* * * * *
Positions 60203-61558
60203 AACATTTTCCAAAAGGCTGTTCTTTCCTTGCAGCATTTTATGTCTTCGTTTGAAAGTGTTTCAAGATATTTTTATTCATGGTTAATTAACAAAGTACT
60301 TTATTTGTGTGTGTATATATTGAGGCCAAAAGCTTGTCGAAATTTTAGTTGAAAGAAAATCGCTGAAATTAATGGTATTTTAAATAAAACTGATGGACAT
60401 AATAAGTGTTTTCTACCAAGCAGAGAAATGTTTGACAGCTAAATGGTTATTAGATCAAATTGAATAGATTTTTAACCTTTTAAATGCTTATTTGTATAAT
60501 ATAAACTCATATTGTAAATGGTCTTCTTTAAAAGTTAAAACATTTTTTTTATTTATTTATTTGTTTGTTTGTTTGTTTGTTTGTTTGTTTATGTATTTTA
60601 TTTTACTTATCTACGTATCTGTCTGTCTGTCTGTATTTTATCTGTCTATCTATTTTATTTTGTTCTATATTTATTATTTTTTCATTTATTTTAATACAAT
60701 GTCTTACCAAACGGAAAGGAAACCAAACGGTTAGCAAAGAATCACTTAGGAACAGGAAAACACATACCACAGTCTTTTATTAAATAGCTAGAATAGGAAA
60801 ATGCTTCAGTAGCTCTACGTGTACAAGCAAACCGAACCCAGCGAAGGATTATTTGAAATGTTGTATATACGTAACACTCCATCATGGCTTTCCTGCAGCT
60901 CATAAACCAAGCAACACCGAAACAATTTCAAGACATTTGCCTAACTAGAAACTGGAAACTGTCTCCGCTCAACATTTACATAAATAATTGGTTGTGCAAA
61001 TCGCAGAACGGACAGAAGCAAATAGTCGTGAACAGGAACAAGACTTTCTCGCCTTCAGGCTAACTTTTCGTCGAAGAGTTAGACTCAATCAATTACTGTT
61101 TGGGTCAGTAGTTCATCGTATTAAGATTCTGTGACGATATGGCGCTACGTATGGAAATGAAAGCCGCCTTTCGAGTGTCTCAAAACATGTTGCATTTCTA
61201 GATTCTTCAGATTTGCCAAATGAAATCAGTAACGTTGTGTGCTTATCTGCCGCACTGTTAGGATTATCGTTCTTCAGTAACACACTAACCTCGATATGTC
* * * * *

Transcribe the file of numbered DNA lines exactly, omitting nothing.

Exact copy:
Positions 60203-61558
60203 AACATTTTCCAAAAGGCTGTTCTTTCCTTGCAGCATTTTATGTCTTCGTTTGAAAGTGTTTCAAGATATTTTTATTCATGGTTAATTAACAAAGTACT
60301 TTATTTGTGTGTGTATATATTGAGGCCAAAAGCTTGTCGAAATTTTAGTTGAAAGAAAATCGCTGAAATTAATGGTATTTTAAATAAAACTGATGGACAT
60401 AATAAGTGTTTTCTACCAAGCAGAGAAATGTTTGACAGCTAAATGGTTATTAGATCAAATTGAATAGATTTTTAACCTTTTAAATGCTTATTTGTATAAT
60501 ATAAACTCATATTGTAAATGGTCTTCTTTAAAAGTTAAAACATTTTTTTTATTTATTTATTTGTTTGTTTGTTTGTTTGTTTGTTTGTTTATGTATTTTA
60601 TTTTACTTATCTACGTATCTGTCTGTCTGTCTGTATTTTATCTGTCTATCTATTTTATTTTGTTCTATATTTATTATTTTTTCATTTATTTTAATACAAT
60701 GTCTTACCAAACGGAAAGGAAACCAAACGGTTAGCAAAGAATCACTTAGGAACAGGAAAACACATACCACAGTCTTTTATTAAATAGCTAGAATAGGAAA
60801 ATGCTTCAGTAGCTCTACGTGTACAAGCAAACCGAACCCAGCGAAGGATTATTTGAAATGTTGTATATACGTAACACTCCATCATGGCTTTCCTGCAGCT
60901 CATAAACCAAGCAACACCGAAACAATTTCAAGACATTTGCCTAACTAGAAACTGGAAACTGTCTCCGCTCAACATTTACATAAATAATTGGTTGTGCAAA
61001 TCGCAGAACGGACAGAAGCAAATAGTCGTGAACAGGAACAAGACTTTCTCGCCTTCAGGCTAACTTTTCGTCGAAGAGTTAGACTCAATCAATTACTGTT
61101 TGGGTCAGTAGTTCATCGTATTAAGATTCTGTGACGATATGGCGCTACGTATGGAAATGAAAGCCGCCTTTCGAGTGTCTCAAAACATGTTGCATTTCTA
61201 GATTCTTCAGATTTGCCAAATGAAATCAGTAACGTTGTGTGCTTATCTGCCGCACTGTTAGGATTATCGTTCTTCAGTAACACACTAACCTCGATATGTC